Real estate transparency in an era of instabilityJuly 3, 2011 / By Paul Guest
A few weeks back a number of colleagues and I attended the Real Estate Investment World conference in Singapore. As my colleague Megan has already alluded to, the two keynote speakers –Marc Faber of gloomboomdoom.com and Graeme Maxton, freelance write for The Economist– competed for who had the gloomier view of the global economy’s next few years. Having spoken at length with Dr. Nouriel Roubini earlier this year, I’ve had a full serving of the coming economic apocalypse.
Real estate markets, except the super-prime, are not immune to the broader economy and a European or US debt crisis, soaring commodity prices, a jobless recovery, etc. etc. can all dampen the performance of real estate assets. But there is a very real appeal for bricks and mortar (or glass and steel in 21st century parlance) which, if well managed, can provide stable income and a measure of security less available from other assets classes. If Faber, Maxton, Roubini, et al. are correct and we’re heading into an era of economic instability, then good property should benefit.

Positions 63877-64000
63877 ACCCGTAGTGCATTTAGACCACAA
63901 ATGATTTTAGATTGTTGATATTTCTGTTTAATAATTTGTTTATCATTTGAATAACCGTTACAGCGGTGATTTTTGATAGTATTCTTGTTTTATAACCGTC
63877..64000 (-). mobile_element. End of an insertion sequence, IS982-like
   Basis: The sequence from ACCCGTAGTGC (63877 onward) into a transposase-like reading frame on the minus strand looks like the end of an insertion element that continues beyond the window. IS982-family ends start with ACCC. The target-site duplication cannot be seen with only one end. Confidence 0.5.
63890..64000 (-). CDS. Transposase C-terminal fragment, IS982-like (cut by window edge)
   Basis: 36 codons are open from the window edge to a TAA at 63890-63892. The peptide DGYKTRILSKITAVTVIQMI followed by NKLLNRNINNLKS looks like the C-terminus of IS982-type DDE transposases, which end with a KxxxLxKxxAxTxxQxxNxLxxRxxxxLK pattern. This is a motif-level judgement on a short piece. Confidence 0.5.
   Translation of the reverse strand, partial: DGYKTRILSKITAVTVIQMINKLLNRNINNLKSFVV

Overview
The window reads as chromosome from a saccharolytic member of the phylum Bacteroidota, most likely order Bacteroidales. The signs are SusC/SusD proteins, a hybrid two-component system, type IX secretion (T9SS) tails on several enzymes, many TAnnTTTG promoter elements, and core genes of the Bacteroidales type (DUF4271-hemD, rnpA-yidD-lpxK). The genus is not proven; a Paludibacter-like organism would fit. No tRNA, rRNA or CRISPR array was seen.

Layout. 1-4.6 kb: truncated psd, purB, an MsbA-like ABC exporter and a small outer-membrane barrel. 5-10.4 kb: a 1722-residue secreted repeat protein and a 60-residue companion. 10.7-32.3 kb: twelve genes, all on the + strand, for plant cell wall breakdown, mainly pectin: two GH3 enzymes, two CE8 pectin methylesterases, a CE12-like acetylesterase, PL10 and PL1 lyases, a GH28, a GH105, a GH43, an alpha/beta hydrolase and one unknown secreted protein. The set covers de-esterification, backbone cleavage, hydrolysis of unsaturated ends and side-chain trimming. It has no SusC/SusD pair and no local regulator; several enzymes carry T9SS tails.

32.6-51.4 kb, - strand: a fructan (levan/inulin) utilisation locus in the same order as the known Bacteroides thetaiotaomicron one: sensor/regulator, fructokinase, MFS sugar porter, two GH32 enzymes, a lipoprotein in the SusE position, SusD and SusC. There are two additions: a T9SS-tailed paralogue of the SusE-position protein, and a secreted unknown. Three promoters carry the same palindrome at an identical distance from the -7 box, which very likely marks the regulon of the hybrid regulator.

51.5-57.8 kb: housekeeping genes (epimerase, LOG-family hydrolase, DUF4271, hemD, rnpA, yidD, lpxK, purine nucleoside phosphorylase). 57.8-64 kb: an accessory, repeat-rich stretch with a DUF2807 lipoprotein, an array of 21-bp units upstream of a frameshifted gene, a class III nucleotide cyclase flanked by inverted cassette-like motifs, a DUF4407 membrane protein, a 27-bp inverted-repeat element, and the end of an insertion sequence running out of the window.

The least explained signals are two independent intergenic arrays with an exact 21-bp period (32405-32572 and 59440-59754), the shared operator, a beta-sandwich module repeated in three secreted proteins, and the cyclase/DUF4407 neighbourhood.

Which brings me to transparency: Jones Lang LaSalle is gearing up for the 2012 edition of its Global Real Estate Transparency Index (GRETI). There is a close connection between property investment inflows and transparency and a quick correlation between GRETI and the country risk classifications done by the OECD this morning proves transparency and stability are related (duh!).
So if you are of the ‘glass is half empty’-economic Armageddon persuasion: buy super-prime or buy transparent.